Advent Meditations from La Vida, Part One: The Hopeful Answer of Immanuel
In this challenging holiday season, the La Vida Center for Outdoor Education and Leadership team has encountered encouragement, joy, curiosity and hope. As a result of these experiences, they present four Advent devotionals composed by members of the core office staff. Register to receive La Vida’s Advent devotionals via email >
By Kate McMillan, La Vida office and finance manager
“For I am convinced that neither death nor life, neither angels nor demons, neither the present nor the future, nor any powers, neither height nor depth, nor anything else in all creation, will be able to separate us from the love of God that is in Christ Jesus our Lord.” —Romans 8:38–39 (NIV)
These two verses are the summation of a wonderfully difficult and yet reassuring chapter of the Bible. Excerpts from Romans 8 have passed through my thoughts over the last several years as I have experienced the loss of friends, mentors and a family member. The events of 2020 were like icing on a sour cake. As with many, I have not had a season like this yet in my life and I have found that it has held dichotomies that have both tested and deepened my faith.
One example is when I had to tell my children that a friend of ours, a Christian, had passed away. My son asked me, “Why are you crying when you know they are with Jesus, aren’t they better off there then here?” I struggled to come up with an answer that felt sufficient. I felt the need to provide insight into this crucial moment, but I was confused myself.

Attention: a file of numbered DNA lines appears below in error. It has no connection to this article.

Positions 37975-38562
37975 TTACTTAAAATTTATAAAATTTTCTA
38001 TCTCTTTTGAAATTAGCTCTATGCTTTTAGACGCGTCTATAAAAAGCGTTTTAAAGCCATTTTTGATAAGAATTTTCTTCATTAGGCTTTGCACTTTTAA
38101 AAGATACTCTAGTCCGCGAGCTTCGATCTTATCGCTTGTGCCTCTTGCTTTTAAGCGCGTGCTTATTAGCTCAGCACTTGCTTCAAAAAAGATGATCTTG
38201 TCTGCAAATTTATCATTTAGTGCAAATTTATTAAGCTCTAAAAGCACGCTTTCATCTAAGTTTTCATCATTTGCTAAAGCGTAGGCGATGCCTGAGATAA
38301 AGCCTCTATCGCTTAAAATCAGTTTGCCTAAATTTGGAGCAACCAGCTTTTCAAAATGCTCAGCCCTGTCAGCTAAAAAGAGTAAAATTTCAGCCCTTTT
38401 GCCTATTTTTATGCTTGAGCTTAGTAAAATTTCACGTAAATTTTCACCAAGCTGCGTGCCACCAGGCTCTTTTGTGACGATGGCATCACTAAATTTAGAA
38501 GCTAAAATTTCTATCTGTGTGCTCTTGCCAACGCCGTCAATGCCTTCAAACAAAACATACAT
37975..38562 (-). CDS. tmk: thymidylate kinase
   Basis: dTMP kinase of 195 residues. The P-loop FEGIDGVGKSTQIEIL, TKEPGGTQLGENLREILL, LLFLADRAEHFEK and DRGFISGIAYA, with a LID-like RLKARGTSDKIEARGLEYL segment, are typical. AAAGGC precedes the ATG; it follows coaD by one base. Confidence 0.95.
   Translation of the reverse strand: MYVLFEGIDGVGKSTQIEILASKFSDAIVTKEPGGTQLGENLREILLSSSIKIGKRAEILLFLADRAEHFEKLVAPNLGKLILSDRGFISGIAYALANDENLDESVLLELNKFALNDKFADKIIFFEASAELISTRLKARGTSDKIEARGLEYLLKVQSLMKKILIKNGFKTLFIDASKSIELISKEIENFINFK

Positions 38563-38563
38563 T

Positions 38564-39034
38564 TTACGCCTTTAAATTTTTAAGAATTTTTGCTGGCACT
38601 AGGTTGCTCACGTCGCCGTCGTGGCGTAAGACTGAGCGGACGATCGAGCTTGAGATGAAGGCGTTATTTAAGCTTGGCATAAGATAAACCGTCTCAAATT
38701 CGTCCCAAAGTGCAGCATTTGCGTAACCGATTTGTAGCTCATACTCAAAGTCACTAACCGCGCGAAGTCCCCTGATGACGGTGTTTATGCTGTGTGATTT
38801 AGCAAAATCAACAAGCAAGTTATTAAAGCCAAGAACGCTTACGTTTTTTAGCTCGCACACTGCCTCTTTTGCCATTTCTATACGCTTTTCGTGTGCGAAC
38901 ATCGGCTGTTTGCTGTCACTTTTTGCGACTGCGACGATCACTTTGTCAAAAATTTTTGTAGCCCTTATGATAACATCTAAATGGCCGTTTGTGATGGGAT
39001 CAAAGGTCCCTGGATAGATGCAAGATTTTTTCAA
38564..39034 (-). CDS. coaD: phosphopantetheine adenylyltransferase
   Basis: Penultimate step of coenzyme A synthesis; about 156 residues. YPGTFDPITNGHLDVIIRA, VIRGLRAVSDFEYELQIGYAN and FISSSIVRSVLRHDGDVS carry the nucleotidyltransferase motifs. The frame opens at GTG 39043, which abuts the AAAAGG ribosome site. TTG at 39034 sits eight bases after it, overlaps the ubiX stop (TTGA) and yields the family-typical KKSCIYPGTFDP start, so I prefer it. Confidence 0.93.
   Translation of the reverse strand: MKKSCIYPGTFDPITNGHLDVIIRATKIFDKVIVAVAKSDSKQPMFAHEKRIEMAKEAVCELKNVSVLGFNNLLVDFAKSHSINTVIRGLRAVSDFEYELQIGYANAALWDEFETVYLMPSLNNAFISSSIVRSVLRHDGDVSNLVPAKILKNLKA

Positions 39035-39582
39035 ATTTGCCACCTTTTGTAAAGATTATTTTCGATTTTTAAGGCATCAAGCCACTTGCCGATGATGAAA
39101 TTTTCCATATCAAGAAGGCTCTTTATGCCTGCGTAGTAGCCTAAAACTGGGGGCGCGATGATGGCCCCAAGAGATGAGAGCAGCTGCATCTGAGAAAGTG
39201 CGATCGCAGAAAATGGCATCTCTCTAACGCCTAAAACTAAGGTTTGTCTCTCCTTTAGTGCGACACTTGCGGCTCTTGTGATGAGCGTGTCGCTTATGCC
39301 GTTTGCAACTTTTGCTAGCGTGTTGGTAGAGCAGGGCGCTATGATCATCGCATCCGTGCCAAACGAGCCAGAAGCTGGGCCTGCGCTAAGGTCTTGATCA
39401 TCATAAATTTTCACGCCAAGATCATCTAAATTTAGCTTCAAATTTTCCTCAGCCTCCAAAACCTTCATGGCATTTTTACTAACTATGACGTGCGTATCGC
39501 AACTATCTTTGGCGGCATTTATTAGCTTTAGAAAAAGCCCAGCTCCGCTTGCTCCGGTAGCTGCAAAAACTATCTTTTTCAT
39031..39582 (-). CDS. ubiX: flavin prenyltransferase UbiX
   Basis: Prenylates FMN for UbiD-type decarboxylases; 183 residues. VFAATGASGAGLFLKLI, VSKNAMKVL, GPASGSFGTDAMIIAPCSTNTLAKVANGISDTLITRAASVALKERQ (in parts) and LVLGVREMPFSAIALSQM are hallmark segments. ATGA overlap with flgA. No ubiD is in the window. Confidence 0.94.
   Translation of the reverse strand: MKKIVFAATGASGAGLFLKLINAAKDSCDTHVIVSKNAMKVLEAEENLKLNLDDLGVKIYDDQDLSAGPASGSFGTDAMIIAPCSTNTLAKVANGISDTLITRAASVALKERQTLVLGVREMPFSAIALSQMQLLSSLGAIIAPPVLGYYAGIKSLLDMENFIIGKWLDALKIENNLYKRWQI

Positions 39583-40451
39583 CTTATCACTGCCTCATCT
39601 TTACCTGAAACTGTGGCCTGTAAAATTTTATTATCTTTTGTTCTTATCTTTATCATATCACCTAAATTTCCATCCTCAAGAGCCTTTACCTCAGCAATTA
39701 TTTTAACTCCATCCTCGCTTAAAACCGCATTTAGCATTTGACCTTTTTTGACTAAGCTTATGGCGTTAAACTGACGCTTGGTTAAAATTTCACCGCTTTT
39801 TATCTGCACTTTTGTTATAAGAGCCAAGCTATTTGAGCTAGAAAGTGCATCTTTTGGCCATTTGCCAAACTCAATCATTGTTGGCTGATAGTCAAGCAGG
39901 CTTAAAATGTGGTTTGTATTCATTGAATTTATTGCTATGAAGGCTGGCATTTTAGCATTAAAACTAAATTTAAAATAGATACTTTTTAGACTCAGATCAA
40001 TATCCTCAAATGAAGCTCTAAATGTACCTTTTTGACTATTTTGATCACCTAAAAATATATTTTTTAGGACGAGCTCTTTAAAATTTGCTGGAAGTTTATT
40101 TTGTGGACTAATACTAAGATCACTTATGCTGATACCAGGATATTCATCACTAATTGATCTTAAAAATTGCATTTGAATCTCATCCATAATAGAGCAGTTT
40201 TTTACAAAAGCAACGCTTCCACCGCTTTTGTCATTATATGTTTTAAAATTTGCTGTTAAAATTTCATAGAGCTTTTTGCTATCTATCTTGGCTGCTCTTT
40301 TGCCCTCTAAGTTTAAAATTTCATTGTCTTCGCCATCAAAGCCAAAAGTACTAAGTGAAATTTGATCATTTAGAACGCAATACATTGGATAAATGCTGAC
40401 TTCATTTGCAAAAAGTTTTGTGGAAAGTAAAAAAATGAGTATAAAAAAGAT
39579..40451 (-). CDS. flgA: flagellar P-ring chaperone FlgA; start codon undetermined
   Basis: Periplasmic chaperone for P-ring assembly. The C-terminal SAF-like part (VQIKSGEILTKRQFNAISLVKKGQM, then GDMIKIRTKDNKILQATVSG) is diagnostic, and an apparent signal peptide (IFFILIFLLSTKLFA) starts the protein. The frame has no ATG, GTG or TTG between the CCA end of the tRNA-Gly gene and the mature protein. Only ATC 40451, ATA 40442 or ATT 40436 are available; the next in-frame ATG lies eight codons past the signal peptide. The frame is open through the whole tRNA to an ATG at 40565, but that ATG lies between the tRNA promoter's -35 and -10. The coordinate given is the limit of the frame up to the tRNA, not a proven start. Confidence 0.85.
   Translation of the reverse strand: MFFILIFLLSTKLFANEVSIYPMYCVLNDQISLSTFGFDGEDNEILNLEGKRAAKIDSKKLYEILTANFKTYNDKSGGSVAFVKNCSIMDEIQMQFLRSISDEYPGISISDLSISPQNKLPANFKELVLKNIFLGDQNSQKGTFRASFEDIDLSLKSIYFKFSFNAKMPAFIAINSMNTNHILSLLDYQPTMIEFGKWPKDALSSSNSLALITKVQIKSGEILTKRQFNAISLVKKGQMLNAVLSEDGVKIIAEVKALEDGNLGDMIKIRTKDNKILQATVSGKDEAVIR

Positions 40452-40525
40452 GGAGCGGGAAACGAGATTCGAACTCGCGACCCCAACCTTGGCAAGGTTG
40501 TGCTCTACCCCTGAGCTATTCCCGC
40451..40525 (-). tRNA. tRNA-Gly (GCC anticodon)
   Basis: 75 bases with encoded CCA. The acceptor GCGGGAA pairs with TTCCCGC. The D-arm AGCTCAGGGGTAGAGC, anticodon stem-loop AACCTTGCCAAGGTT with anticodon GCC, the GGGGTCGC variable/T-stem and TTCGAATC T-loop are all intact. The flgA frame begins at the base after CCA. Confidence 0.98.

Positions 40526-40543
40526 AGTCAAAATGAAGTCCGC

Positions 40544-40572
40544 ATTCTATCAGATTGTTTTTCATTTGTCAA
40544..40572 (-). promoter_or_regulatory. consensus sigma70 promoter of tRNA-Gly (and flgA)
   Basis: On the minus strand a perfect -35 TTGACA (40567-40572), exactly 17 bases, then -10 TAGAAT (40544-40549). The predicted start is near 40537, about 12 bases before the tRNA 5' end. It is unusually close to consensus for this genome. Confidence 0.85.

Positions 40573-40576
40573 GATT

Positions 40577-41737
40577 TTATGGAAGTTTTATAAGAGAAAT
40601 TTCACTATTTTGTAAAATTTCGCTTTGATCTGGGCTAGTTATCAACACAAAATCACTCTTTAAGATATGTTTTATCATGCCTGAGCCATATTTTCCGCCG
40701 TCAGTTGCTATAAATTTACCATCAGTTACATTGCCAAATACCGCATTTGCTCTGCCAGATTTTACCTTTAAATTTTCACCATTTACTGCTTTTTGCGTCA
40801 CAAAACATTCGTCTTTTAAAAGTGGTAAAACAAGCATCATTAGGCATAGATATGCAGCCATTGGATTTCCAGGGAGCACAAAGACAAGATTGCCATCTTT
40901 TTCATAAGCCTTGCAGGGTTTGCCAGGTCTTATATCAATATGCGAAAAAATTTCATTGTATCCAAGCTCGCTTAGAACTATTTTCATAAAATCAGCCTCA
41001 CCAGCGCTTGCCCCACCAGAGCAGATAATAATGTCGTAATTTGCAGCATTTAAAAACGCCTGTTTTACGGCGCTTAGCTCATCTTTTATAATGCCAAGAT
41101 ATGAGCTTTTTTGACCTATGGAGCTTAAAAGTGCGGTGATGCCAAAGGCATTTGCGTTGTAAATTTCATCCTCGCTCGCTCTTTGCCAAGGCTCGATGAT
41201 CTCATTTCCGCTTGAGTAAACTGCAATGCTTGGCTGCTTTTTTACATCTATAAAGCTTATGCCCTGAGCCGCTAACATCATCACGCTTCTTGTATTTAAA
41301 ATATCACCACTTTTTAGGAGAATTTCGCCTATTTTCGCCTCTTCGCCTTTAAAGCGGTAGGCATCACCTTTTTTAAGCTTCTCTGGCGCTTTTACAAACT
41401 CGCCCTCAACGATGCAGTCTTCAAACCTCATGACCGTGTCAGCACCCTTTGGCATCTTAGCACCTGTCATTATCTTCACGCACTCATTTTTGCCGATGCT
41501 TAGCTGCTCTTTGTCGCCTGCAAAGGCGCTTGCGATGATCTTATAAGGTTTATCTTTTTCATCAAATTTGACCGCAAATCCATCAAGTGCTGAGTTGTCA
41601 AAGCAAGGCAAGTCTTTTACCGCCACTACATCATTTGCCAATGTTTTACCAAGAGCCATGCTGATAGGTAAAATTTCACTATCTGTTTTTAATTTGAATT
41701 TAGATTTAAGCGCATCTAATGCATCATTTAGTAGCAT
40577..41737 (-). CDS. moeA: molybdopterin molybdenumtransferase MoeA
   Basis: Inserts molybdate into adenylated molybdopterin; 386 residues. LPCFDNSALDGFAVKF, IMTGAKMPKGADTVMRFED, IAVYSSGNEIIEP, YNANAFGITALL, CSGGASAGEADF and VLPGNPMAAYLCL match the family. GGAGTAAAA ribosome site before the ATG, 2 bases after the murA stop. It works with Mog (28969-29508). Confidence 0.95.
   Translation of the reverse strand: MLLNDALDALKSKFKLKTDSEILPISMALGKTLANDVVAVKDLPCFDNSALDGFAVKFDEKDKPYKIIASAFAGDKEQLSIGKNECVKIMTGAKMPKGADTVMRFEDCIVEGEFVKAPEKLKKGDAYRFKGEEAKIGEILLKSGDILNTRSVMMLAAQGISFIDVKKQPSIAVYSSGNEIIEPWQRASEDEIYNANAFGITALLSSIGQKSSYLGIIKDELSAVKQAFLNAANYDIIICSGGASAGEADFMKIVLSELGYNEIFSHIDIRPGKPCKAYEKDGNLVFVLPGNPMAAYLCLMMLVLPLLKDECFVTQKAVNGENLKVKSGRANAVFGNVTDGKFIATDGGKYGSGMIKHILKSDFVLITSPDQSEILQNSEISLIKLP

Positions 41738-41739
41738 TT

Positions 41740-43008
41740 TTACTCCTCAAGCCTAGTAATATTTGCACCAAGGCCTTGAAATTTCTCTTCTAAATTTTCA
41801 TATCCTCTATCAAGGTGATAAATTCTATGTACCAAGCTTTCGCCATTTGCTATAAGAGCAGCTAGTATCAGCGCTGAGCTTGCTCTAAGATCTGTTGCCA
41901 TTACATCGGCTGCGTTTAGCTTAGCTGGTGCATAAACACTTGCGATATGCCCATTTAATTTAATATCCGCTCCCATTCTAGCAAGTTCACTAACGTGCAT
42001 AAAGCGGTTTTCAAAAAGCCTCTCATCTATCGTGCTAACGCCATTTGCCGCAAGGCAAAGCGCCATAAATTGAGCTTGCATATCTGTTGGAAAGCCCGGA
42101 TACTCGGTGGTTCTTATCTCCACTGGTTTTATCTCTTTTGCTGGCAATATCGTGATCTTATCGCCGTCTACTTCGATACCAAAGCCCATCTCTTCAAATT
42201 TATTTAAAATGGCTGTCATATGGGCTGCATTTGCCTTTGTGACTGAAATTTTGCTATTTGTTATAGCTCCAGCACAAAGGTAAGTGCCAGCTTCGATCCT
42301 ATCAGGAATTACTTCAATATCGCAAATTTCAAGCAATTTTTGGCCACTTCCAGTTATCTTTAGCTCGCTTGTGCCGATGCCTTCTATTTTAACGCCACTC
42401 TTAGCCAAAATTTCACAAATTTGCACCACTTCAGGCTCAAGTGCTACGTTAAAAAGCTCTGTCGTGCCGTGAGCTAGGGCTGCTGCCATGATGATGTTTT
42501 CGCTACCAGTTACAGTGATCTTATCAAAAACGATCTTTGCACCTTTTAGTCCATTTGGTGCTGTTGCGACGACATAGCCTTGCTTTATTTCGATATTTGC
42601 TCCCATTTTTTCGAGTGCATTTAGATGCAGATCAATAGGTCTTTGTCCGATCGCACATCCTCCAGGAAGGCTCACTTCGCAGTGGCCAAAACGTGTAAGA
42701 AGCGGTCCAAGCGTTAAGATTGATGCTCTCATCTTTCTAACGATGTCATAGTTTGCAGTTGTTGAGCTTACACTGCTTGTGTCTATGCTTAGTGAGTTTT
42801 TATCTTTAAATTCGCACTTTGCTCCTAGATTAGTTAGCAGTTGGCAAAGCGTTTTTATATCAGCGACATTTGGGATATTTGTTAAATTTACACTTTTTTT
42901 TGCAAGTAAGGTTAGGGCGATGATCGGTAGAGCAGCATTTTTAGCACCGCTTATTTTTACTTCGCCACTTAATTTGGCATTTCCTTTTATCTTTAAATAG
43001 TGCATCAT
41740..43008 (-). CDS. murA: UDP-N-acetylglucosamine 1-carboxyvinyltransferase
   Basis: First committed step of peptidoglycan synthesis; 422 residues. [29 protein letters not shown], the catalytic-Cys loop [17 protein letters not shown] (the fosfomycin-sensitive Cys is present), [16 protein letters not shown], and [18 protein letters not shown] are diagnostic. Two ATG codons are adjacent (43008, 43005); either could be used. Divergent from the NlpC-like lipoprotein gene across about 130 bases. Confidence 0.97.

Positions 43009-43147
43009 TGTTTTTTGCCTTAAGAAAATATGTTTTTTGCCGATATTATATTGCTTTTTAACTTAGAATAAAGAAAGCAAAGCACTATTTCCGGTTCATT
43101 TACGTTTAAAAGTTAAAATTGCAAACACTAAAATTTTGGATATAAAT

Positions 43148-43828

Was I being selfish and focusing on my own loss instead of rejoicing for my friend? Was something lacking in me? Faith? Joy? Hope?
I turned to the Psalms and to other Biblical passages of lament. I found relief in the many examples of how one can feel a multitude of warring emotions and find God’s favor. More than anything though, I was left with the word “separation.”
Separation may be the most tangible way we experience the effect of sin in the world. I was deeply mourning the separation from those I knew who had passed. Death is by far the most extreme form of separation, but I began to notice how I experienced separation daily, even in small ways.
When COVID hit and social distancing ensued, we all experienced another form of separation, one imposed from outside ourselves. It has become a physical manifestation of what we feel already with our families, church members, coworkers, friends. This then multiplied throughout the year due to the extreme polarization around discussions of politics, race, and social issues which have created an ideological gap in the relationships that were already under strain. So much separation . . .
But God foreknew all things —yes, even 2020— from before the Garden of Eden when separation first occurred. God saw this great divide and sent Christ, Immanuel, meaning “God with us.” Immanuel is the truth that God fulfills his promises with his presence, his indwelling and his love. The truth of Immanuel means that Christians see and mourn separation just as creation groans as well. But our hope is ever deeper knowing that our Savior sees the separation we face and promises that a time is coming when it will be no more.
- Have you experienced anything this year that has tested and deepened your faith?
- How have you felt the pain of separation these past few months? What questions has it evoked within you?
- When you hear the name “Immanuel,” what reaction does it create within you? How often do you take the time to truly consider God’s presence in and among us?
- What hope do you have for this Advent season? What hope do you have for the coming year?